// no package (root package)

import org.mentawai.core.*;

public class ApplicationManager extends org.mentawai.core.ApplicationManager {
	
    public void loadActions() {
        
        // Ruby style: less verbose and less clear
        
        action("/HelloWorld", HelloMentawai.class)
            
            .on(SUCCESS, fwd("/hello.jsp"))
            .on(ERROR, fwd("/username.jsp"));
            
        // Java style: more verbose and more clear
        
        ActionConfig ac = new ActionConfig("/HelloWorld", HelloMentawai.class);
        ac.addConsequence(SUCCESS, new Forward("/hello.jsp"));
        ac.addConsequence(ERROR, new Forward("/username.jsp"));
        addActionConfig(ac); // add this action to the application manager
            
    }
}
The name of the action defines how you can call the action from a browser or html page.Therefore the above action can be called through the link http://www.yourapp.com/HelloWorld.mtw or, if you are using an application context different than ROOT, http://www.yourapp.com/YOUR_APP_CONTEXT/HelloWorld.mtw.

Our action /HelloWorld will use the HelloMentawai class as its implementation.

The consequence for a SUCCESS will be a forward to /hello.jsp. The consequence for a ERROR will be a forward to /username.jsp.

You should put the above class (ApplicationManager.class) in the /WEB-INF/classes directory or your web application. This makes sence because we did not define any package for the class.By default, Mentawai looks for this class when the container starts, but you can specify another class name with the following lines in your web.xml file:

<web-app>
<!-- The Mentawai controller -->
<servlet>
    <servlet-name>Controller</servlet-name>
    <servlet-class>org.mentawai.core.Controller</servlet-class>
    <init-param>
        <param-name>applicationManager</param-name>
        <param-value>examples.helloworld.ApplicationManager</param-value>
    </init-param>        
    <load-on-startup>1</load-on-startup>		
</servlet>

<!-- You must choose an extension to indicate a mentawai action -->
<servlet-mapping>
    <servlet-name>Controller</servlet-name>
    <url-pattern>*.mtw</url-pattern>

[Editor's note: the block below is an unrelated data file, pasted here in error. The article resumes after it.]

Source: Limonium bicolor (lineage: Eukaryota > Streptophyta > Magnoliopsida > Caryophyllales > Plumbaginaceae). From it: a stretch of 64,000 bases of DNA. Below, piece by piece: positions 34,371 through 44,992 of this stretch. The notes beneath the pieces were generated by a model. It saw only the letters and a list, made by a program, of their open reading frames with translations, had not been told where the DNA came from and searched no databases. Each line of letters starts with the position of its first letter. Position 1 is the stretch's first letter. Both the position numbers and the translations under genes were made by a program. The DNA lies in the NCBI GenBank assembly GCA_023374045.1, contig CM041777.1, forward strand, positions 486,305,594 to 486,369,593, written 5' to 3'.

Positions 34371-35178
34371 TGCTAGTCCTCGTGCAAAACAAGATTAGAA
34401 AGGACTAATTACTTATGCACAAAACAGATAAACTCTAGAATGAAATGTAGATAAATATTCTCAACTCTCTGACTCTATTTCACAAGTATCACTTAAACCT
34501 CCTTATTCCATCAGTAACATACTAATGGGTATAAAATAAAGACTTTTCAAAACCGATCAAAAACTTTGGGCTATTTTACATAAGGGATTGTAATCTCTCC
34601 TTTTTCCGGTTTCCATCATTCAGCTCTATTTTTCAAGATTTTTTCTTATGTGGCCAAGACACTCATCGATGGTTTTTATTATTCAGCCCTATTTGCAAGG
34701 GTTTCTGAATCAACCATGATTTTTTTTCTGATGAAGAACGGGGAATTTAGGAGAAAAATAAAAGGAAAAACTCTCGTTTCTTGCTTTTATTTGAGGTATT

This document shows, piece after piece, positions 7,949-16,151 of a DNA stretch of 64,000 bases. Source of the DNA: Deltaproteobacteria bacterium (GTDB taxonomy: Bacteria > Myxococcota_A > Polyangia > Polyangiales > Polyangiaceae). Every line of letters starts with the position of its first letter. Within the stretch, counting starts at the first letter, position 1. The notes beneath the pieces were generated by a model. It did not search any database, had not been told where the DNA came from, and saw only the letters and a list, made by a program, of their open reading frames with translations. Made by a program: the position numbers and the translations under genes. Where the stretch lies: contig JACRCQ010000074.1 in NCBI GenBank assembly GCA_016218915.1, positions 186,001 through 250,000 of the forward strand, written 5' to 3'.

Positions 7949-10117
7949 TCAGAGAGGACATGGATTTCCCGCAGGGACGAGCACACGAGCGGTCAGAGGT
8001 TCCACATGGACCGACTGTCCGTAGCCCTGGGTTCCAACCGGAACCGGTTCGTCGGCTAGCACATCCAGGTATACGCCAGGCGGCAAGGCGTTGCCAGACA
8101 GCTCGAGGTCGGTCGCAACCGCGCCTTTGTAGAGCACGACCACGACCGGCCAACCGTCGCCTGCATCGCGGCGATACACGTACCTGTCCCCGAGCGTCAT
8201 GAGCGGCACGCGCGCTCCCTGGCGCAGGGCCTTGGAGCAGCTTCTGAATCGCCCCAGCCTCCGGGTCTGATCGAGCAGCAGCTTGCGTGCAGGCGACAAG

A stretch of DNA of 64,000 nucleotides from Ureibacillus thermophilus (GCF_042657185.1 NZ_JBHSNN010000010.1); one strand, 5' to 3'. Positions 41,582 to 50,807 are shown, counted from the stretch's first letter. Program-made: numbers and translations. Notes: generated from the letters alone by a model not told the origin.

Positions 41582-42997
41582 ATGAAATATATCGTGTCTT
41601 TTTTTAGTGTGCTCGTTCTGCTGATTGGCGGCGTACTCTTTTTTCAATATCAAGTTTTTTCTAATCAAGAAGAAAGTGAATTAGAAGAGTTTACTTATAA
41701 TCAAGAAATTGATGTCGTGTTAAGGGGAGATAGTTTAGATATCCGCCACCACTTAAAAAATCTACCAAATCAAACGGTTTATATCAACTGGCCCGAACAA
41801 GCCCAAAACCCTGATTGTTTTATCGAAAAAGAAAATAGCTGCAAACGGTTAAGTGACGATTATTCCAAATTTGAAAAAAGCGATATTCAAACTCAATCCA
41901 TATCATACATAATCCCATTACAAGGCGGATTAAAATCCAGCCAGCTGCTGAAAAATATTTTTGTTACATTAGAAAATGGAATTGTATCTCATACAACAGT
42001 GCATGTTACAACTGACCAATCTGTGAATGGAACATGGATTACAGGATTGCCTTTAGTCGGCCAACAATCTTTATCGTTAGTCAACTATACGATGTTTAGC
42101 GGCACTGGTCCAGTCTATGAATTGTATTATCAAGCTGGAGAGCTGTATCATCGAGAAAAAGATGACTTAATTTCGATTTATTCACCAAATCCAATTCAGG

</servlet-mapping>
</web-app>
	

Above we are specifying that our ApplicationManager class is examples.helloworld.ApplicationManager, overriding the default.Notice that it is a good idea to stick with the Mentawai default and keep your ApplicationManager class with an empty package, in other words, apart from the rest of your application.

The contents of the file username.jsp are below.It is just a HTML form to submit the username to our HelloMentawai action.

<html>
<body>
<h1>Hello Metawai!</h1>
<mtw:form>
Type your username: <mtw:input name="username" size="25" />
<mtw:submit value="Send" action="/HelloWorld.mtw" method="post" />
</mtw:form>
</body>
</html>
	

The contents of the file hello.jsp are below. Note the use of a Mentawai tag to display an output.
<%@ taglib uri="/WEB-INF/lib/mentawai.jar" prefix="mtw" %>
<html>
<body>
<h3>Hello <mtw:out value="username" /> from Mentawai!</h3><!-- Menta Tag -->
<!-- or, if you prefer... -->
<%--
<h3>Hello <c:out value="${username}" /> from Mentawai!</h3><!-- JSTL -->
<h3>Hello ${username} from Mentawai!</h3><!-- EL -->
<h3>Hello $username from Mentawai!</h3><!-- Velocity -->
--%>
</body>
</html>
	
Because the success consequence is a FORWARD, all the action information is available in the view layer and we can use the handy <mtw:out> tag to display a value in the action output. This tag works pretty much like a JSP EL (Expression Language) looking for the value in the page, output (request), session and application scopes. You can also use the dot operator (.) to access properties like in user.name.firstName.